Letter: Grass not always greener on other side for Sussexes

By David Banner | Readers' letters | Published:

The cautionary tale of their once royal highnesses.

Harry and Meghan

It was a cold December day nearing their second Christmas since leaving the UK for their new life of freedom and more importantly wealth as Harry and Meghan Mountbatten-Windsor sat with their young son Archie in their freezing cold tower block council flat in downtown Vancouver overlooking the local burger establishment and they were not very happy.

It was cold because their electricity had been disconnected due to their inability to settle the bill as a result of their impoverished circumstances.

Harry had asked his grandmother Elizabeth back in England for a loan but she had left for her sprawling country estate at Sandringham for a slap-up Yuletide and had not answered his plea. Added to this was that he had left several telephone messages for his father, brother and grandfather who for some reason had always been busy when he called and who had never rung him back.

Meghan was naturally not happy and bemoaned that it was all the fault of Harry as they had been so well off until he decided that they should spread their wings, cast off their taxpayer subsidised lifestyle and live their own lives. She suggested that it may help if he got a job instead of being under her feet all the while adding that she knew for a fact that the fast food restaurant where she worked part-time was recruiting.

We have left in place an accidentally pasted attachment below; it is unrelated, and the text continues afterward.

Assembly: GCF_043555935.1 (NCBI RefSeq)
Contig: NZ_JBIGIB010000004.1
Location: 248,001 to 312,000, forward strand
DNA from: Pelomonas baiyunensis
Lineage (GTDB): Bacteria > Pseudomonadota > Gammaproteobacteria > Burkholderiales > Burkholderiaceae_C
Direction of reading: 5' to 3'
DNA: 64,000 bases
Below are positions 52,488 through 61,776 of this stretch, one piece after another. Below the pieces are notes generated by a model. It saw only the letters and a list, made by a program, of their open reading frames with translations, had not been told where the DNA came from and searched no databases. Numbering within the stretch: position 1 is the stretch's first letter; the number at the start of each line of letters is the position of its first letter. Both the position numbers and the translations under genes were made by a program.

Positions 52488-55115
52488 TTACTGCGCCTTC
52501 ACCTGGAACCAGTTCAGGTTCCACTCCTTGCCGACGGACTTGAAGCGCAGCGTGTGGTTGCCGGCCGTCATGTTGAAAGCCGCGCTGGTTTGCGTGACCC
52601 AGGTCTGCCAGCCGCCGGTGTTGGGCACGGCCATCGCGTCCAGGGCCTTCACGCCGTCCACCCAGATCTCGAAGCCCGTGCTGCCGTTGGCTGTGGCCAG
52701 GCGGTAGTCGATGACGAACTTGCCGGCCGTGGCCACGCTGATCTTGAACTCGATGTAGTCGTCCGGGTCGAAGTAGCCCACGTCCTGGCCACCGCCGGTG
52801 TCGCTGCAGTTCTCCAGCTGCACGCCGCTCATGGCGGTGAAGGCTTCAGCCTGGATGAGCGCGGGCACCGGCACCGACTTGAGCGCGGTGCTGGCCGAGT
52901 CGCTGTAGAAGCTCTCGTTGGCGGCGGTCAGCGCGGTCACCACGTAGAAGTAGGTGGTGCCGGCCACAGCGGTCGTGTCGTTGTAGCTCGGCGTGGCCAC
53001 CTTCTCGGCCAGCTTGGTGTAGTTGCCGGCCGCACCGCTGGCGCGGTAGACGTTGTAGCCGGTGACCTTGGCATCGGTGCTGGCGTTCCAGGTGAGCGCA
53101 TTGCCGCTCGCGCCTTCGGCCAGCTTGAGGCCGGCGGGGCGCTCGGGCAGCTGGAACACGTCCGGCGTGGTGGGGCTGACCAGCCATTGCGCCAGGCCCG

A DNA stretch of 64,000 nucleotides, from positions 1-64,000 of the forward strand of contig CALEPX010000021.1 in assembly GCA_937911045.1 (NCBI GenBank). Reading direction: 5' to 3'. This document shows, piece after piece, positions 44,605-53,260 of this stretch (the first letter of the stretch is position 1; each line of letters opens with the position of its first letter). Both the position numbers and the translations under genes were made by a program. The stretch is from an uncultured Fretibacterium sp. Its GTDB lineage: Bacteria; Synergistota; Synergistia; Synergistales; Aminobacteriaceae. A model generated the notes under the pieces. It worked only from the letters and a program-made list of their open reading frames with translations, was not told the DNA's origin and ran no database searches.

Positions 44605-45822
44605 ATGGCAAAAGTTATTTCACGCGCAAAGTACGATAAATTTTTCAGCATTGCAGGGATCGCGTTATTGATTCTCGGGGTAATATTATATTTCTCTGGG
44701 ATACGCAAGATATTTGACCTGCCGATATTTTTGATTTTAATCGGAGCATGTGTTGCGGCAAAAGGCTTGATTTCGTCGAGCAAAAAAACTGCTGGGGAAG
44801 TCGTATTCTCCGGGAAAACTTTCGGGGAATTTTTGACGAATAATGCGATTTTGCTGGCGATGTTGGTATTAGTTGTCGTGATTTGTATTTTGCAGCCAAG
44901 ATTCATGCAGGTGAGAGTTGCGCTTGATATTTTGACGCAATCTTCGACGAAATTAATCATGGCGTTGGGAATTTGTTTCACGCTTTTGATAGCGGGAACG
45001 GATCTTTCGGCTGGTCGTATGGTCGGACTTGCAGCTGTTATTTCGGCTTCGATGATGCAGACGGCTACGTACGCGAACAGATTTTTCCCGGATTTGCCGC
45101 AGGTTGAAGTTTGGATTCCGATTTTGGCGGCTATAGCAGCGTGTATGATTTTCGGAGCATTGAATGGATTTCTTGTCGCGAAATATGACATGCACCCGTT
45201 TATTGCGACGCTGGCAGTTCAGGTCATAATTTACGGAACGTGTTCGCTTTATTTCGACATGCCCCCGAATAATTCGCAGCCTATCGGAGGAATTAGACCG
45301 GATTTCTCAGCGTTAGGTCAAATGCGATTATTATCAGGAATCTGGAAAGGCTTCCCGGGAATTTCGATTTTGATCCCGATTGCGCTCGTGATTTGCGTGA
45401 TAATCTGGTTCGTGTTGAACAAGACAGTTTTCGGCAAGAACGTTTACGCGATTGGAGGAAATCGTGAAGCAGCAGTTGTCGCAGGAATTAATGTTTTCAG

In private the Duchess had had to admit that their current plight was all her fault, but the plan had been to retain all the benefits without the darned inconvenience of having to undertake Royal duties. What had gone so wrong with such a simple plan? After a moment’s consideration she concluded that after all it was all the fault of the Duke, he should not have been so soft with his grandma who in turn had taken advantage.

She demanded to know why her advisors had not told her that there was never a vacancy for the role of Queen of Canada and the loss of that British title had really hampered her wealth creating plans because no one remembered her as a two-bit actress in some American soap drama. Fame, she fumed, was so short-lived.


It seemed that everything they tried slipped through their fingers and turned to sand. Even their perfectly reasonable suggestion that the new Canadian fifty dollar note should feature, under licence of course, their family portrait on both sides had been rebuffed. What is wrong with these people? They are supposed to be members of the Commonwealth, royalists and lovers of pomp, circumstance and self-egotism.


The Duchess had come to realise that her talents lay not in making money but in spending it, all their credit cards were now maxed out and collections were continually harassing them.

What a mistake they had made but it was still all Harry’s fault. Maybe, the HRH mused, the grass was not always greener on the other side, and what was that about geese and golden eggs that some commoners went on about?

Now thought Meghan, how about that position of Queen, I wonder if Kate is into job sharing, that crown would look so much better on me.

Alan Barnett, address supplied

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